Frequent readers of this blog may recognize me–Rachel Williams–from other posts about various Digital Harrisburg topics, but today I am writing as a student of a Digital History class.
For the past two years, I have participated in the Digital Harrisburg project. Through this work-study experience, I have been able to gain a reasonable degree of digital literacy.
I understand the basic functions of ArcGIS in how we are using geospatial data, how to use Ancestry.com and the Library of Congress website to access important historical records, and how to write a public blog post like this one. I have also learned more about programs like Microsoft Excel and Microsoft Access and the manipulation of metadata. Other than this, my extent of historical exposure includes looking up terms on the History Channel website or an online encyclopedia for a class assignment or exam. For this reason, I am very excited to become more knowledgeable about this important facet of my major.
Coming to this class, I expected to be familiar with some of the content and gain exposure to unfamiliar knowledge as well. So far, this has proven to be true even though I underestimated just how much new information I would learn in so short a time. Entering this class, I was unsure of how our professor would structure it. Would it resemble a traditional course? Or would it be more like my computer science class from last semester? Three days in, it has clearly shown strong traces of both. This class contains the reading and abstract analysis and discussion of an ordinary history course. However, just the same it reflects the practical and project-oriented approach of a typical computer science class.
Since we run and manage the Digital Harrisburg Initiative on campus, I hoped we would include the capital city in our class discussions at some point. To my delight, I found out that we would be taken on our own tour of the city early in the course. Being a local, I have been through the city innumerable times. Even so, meaningfully driving through the streets for a digital history course brings me great excitement. Research is another component of the Digital Harrisburg project, one which I have not yet delved into myself. My main focus is handling the numerical and textual data instead of looking up new information about a relevant historical topic. I thought we might work on some form of online research projects and visit off-campus archives (the Pennsylvania State Archives and the Dauphin County Archives), but the opportunity to spend all day doing so is sure to be an amazing and informative experience.
Though we have only have had three class periods so far, I feel as if I have dived into the digital side of history. The first night’s readings focusing on blogging, twitter, and digital history in general provided a helpful base of understanding for this class. From these readings we created a master list of digital history themes, some of which were familiar points and others which were surprising. For example, despite how vast and open the Internet is (accessibility and abundance), I never thought much about the preservation of information therein. Due to the continual development of technology, managers of online resources must regularly put forth the effort to preserve the historical information (change and sustainability; preservation and fragility). The website reviews (mine was on Jim Crow-era Charlottesville) displayed this digital concern. Most of the websites were out-of-date and had functions that no longer worked, like maps that ran on an older version of Flash or images that no longer reside where the hyperlink leads.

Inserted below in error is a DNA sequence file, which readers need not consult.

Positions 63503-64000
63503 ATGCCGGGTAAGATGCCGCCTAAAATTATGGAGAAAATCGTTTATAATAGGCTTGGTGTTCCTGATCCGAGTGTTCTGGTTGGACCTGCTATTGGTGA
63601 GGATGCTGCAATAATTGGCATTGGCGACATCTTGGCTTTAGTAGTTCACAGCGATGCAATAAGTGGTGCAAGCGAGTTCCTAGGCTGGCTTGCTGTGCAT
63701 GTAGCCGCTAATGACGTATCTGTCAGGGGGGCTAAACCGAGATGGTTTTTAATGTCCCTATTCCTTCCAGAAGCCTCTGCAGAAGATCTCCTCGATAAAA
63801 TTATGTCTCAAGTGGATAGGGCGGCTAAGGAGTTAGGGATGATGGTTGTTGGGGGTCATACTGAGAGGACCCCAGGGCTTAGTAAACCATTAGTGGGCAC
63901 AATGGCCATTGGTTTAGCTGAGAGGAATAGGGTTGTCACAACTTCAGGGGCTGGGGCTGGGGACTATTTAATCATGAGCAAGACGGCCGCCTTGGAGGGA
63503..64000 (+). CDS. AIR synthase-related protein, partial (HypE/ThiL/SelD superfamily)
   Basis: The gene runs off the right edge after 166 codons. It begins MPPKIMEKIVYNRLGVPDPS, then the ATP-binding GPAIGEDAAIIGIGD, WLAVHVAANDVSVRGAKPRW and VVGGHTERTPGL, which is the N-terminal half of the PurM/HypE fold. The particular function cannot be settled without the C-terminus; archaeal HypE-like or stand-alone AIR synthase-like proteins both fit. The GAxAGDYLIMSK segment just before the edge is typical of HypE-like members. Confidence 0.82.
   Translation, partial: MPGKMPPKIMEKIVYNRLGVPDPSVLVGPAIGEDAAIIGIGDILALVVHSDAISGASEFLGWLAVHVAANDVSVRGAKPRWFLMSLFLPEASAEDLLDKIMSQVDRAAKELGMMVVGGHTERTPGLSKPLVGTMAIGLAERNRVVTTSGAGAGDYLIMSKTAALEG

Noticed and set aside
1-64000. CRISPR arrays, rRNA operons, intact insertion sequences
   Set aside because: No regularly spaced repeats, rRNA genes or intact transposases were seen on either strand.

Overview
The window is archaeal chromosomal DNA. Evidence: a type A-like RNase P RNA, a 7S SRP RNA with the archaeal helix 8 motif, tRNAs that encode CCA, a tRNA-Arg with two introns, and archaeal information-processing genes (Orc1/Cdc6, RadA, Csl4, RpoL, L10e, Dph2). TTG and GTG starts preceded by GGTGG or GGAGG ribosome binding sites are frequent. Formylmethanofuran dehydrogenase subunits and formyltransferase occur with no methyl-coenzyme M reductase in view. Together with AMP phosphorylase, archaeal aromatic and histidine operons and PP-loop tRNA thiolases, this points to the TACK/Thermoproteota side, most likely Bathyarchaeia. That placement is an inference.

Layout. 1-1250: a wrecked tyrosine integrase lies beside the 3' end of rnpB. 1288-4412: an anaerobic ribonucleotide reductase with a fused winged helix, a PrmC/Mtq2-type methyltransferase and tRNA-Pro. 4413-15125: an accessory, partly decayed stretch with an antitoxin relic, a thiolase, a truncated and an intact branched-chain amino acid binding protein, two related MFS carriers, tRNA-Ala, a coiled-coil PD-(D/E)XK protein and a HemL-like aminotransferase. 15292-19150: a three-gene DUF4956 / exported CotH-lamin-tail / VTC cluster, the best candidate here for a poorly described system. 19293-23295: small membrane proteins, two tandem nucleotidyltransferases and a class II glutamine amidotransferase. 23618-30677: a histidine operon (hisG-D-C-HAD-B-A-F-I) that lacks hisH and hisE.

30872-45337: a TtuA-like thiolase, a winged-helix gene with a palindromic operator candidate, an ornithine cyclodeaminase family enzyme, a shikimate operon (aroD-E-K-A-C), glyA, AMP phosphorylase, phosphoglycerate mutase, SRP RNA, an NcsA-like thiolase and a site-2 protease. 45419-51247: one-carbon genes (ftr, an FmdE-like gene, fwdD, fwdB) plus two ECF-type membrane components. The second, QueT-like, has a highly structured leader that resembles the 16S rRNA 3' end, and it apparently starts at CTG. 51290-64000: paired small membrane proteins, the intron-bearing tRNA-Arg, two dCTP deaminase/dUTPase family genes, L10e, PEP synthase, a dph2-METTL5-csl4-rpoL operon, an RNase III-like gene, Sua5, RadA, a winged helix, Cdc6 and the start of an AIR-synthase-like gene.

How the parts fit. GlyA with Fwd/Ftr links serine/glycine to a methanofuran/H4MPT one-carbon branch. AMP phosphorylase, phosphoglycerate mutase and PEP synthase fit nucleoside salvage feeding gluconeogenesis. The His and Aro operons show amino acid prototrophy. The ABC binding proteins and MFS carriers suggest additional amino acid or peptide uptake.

Another concern of increasing digitization is the management of information. If you are researching for a paper, how do you actually find what you need in the massive ocean of websites, databases, and more? Zotero, software mentioned by numerous readings on digital history, is a helpful tool in navigating the Internet efficiently. It allows individuals to save information from a webpage to organize and note upon later. After beginning to use it, I can see why multiple authors felt compelled to include it in their writings. Some things I found fascinating about the pieces of writing are the variety of tone and the interconnectivity. Some pieces were more informal and comedic, like Dan Cohen’s ironic blogging about why more academics should blog. Many of the authors demonstrated a self-awareness through their writing by openly stating their intentions and opinions about blogging, tweeting, and additional topics. Other readings were more dense and intellectual like Roy Rosenzweig and Dan Cohen’s text Digital History: A Guide to Gathering, Preserving, and Presenting the Past on the Web. Rosenzweig is mentioned in at least every other reading, and other individuals are referenced as well. This exhibits the connectivity of the Internet and how many of those who are passionate about digital history have an awareness of each other.
I am looking forward to continuing this class, for I know that it will improve my skills for my work-study and also as a History major since digital history is the history of the future.